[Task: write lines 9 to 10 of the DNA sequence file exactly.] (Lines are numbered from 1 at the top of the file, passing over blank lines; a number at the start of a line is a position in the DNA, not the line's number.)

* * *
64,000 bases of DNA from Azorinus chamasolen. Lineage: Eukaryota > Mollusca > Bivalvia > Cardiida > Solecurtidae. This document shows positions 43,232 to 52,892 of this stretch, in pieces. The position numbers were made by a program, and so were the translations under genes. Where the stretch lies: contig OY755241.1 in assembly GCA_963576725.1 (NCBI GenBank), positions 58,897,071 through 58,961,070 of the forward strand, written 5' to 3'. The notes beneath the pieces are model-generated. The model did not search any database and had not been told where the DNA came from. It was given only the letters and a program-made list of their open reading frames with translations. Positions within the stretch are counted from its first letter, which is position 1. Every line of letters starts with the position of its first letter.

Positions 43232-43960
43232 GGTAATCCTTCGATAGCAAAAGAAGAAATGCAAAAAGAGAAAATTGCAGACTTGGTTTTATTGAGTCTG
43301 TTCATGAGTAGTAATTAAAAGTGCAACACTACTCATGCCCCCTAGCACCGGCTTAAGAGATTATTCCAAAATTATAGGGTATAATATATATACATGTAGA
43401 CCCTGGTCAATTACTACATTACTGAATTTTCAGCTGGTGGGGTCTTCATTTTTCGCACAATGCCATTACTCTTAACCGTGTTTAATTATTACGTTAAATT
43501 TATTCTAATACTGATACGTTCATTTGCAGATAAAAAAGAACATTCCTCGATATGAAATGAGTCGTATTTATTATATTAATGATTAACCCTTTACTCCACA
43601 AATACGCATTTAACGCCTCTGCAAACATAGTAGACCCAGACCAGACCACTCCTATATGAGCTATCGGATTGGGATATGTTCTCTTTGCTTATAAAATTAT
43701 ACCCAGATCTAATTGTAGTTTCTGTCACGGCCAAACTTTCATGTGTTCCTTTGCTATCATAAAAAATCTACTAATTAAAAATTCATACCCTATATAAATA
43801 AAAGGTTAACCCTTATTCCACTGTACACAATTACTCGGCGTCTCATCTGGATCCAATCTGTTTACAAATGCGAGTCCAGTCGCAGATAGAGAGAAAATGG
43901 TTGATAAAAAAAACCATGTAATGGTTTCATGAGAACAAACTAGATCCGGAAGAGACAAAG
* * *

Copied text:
43801 AAAGGTTAACCCTTATTCCACTGTACACAATTACTCGGCGTCTCATCTGGATCCAATCTGTTTACAAATGCGAGTCCAGTCGCAGATAGAGAGAAAATGG
43901 TTGATAAAAAAAACCATGTAATGGTTTCATGAGAACAAACTAGATCCGGAAGAGACAAAG